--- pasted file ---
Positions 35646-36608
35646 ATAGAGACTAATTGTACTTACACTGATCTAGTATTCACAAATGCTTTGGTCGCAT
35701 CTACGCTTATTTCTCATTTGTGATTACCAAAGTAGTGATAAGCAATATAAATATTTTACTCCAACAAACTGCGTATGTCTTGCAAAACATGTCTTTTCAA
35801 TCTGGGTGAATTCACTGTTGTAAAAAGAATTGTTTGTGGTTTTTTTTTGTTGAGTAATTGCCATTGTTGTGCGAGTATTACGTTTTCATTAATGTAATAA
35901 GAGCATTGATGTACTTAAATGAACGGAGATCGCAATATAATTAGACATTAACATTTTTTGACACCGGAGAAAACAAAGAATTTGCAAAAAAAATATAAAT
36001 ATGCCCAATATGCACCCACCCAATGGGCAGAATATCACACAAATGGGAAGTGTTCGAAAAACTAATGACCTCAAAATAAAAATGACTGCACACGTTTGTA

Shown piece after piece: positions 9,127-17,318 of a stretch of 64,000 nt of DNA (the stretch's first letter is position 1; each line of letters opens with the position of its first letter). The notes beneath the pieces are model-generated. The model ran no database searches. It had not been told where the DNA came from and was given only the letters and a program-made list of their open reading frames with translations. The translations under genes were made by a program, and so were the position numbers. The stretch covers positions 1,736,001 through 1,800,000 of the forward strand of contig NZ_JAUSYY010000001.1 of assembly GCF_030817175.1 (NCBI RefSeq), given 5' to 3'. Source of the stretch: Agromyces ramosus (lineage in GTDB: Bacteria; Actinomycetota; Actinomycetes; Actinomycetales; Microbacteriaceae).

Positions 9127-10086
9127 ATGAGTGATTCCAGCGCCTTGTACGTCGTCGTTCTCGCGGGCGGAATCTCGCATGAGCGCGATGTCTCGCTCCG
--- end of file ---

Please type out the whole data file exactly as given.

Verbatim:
Positions 35646-36608
35646 ATAGAGACTAATTGTACTTACACTGATCTAGTATTCACAAATGCTTTGGTCGCAT
35701 CTACGCTTATTTCTCATTTGTGATTACCAAAGTAGTGATAAGCAATATAAATATTTTACTCCAACAAACTGCGTATGTCTTGCAAAACATGTCTTTTCAA
35801 TCTGGGTGAATTCACTGTTGTAAAAAGAATTGTTTGTGGTTTTTTTTTGTTGAGTAATTGCCATTGTTGTGCGAGTATTACGTTTTCATTAATGTAATAA
35901 GAGCATTGATGTACTTAAATGAACGGAGATCGCAATATAATTAGACATTAACATTTTTTGACACCGGAGAAAACAAAGAATTTGCAAAAAAAATATAAAT
36001 ATGCCCAATATGCACCCACCCAATGGGCAGAATATCACACAAATGGGAAGTGTTCGAAAAACTAATGACCTCAAAATAAAAATGACTGCACACGTTTGTA

Shown piece after piece: positions 9,127-17,318 of a stretch of 64,000 nt of DNA (the stretch's first letter is position 1; each line of letters opens with the position of its first letter). The notes beneath the pieces are model-generated. The model ran no database searches. It had not been told where the DNA came from and was given only the letters and a program-made list of their open reading frames with translations. The translations under genes were made by a program, and so were the position numbers. The stretch covers positions 1,736,001 through 1,800,000 of the forward strand of contig NZ_JAUSYY010000001.1 of assembly GCF_030817175.1 (NCBI RefSeq), given 5' to 3'. Source of the stretch: Agromyces ramosus (lineage in GTDB: Bacteria; Actinomycetota; Actinomycetes; Actinomycetales; Microbacteriaceae).

Positions 9127-10086
9127 ATGAGTGATTCCAGCGCCTTGTACGTCGTCGTTCTCGCGGGCGGAATCTCGCATGAGCGCGATGTCTCGCTCCG